Green, Resources - Miners Suspected In Indigenous Massacre
Illegal gold miners allegedly murdered members of a largely uncontacted indigenous group in Brazil, and bragged about the crime at a bar in the nearest town. So far, two miners have been arrested.
Although separated from the rest of the developed world, members of this tribe gained brief fame back in 2010 when sociologists caught images of members looking at their airplane from a clearing in the western rainforest.
The killings might have gone unnoticed if it weren't for the boasting. As many as ten tribal members - men, women and children - were gathering eggs along the River Jandiatuba in remote, far western Brazil last month, when the confrontation with the outsiders took place. The Brazilian indigenous affairs agency Funai and the rights group Survival International say the miners even showed off a hand-carved paddle taken from a tribal member as proof of their crime - but they probably weren't aware that someone in the bar was recording the conversation.
"It was crude bar talk," said Leila Silvia Burger Sotto-Maior, Funai's coordinator for uncontacted and recently contacted tribes. "They even bragged about cutting up the bodies and throwing them in the river," she said referring to the river in the Javari Valley, in the country's remote west.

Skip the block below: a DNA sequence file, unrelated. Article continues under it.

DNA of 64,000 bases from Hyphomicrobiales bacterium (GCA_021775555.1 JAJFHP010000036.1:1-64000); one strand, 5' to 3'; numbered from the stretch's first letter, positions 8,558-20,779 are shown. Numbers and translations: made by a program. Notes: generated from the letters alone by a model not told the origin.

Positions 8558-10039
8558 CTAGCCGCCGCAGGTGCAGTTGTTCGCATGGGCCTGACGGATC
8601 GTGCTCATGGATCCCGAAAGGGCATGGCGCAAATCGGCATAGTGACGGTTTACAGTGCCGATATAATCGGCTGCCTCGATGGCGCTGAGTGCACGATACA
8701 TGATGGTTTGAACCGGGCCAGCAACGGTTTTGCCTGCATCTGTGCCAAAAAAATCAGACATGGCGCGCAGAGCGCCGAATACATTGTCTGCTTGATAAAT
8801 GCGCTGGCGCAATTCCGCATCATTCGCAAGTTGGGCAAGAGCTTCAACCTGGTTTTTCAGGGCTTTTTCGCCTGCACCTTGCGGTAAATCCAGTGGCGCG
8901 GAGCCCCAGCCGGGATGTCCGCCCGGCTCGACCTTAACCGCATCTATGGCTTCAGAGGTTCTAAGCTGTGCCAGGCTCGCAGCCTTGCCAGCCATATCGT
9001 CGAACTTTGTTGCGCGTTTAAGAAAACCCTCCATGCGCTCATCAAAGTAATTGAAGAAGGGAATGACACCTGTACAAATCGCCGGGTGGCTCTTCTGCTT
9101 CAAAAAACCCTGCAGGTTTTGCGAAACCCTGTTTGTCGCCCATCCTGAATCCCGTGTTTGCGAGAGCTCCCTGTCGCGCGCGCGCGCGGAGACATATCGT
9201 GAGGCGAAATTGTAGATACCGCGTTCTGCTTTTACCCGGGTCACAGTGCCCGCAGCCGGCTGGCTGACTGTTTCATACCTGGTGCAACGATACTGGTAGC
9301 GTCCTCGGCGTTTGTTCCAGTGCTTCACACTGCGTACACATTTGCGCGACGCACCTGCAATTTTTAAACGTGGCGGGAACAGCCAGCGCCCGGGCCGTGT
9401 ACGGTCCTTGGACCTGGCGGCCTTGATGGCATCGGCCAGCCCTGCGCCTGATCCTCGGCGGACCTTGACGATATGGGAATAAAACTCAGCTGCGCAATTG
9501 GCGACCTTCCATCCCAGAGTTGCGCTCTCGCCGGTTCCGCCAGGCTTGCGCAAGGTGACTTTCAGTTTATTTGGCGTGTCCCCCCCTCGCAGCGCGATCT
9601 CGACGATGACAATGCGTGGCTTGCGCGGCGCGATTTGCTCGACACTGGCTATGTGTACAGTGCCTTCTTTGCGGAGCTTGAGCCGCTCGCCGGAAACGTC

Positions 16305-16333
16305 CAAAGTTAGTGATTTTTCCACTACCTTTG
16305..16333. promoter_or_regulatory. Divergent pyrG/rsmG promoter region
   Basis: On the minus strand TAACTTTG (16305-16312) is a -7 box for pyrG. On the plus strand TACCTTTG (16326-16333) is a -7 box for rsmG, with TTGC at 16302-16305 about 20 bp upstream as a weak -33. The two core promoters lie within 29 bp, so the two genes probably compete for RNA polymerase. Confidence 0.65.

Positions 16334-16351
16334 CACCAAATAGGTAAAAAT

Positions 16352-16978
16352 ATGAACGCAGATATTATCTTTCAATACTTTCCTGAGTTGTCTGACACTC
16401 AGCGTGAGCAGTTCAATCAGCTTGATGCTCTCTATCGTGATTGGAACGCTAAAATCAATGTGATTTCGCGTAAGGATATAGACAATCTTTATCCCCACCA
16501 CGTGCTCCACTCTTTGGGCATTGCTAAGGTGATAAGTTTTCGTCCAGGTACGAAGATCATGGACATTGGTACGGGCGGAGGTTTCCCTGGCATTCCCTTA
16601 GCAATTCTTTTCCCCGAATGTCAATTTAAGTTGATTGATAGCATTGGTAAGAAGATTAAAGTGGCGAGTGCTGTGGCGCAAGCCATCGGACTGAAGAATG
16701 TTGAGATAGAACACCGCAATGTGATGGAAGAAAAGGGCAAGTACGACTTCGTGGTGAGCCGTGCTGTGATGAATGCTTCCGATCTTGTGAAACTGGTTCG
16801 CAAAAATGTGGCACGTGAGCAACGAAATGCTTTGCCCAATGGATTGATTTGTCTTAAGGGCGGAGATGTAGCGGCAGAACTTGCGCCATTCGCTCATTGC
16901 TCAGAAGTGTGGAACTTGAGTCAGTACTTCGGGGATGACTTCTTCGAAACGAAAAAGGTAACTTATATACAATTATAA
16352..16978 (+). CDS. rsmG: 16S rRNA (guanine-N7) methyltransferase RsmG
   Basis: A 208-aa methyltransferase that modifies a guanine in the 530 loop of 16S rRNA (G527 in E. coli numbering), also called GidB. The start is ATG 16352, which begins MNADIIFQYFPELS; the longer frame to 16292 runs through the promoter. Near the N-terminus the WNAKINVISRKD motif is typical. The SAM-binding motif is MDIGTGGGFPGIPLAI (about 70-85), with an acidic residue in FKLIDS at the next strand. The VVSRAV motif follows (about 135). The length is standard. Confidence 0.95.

It is believed that there are only 50 or so members of this tribe, meaning that ten murders is about one-fifth of its population.
Brazil's unelected president Michel Temer slashed Funai's budget, and the agency has had to close several of its field offices in the rainforest. Survival International described Temer's government as "fiercely anti-Indian, and has close ties to the country's powerful and anti-indigenous agribusiness lobby"; the group also says Temer bears heavy responsibility for the murders.
"The slashing of Funai's funds has left dozens of uncontacted tribes defenseless against thousands of invaders - gold miners, ranchers and loggers - who are desperate to steal and ransack their lands," said Stephen Corry, director of Survival International. "All these tribes should have had their lands properly recognized and protected years ago - the government's open support for those who want to open up indigenous territories is utterly shameful, and is setting indigenous rights in Brazil back decades," he added.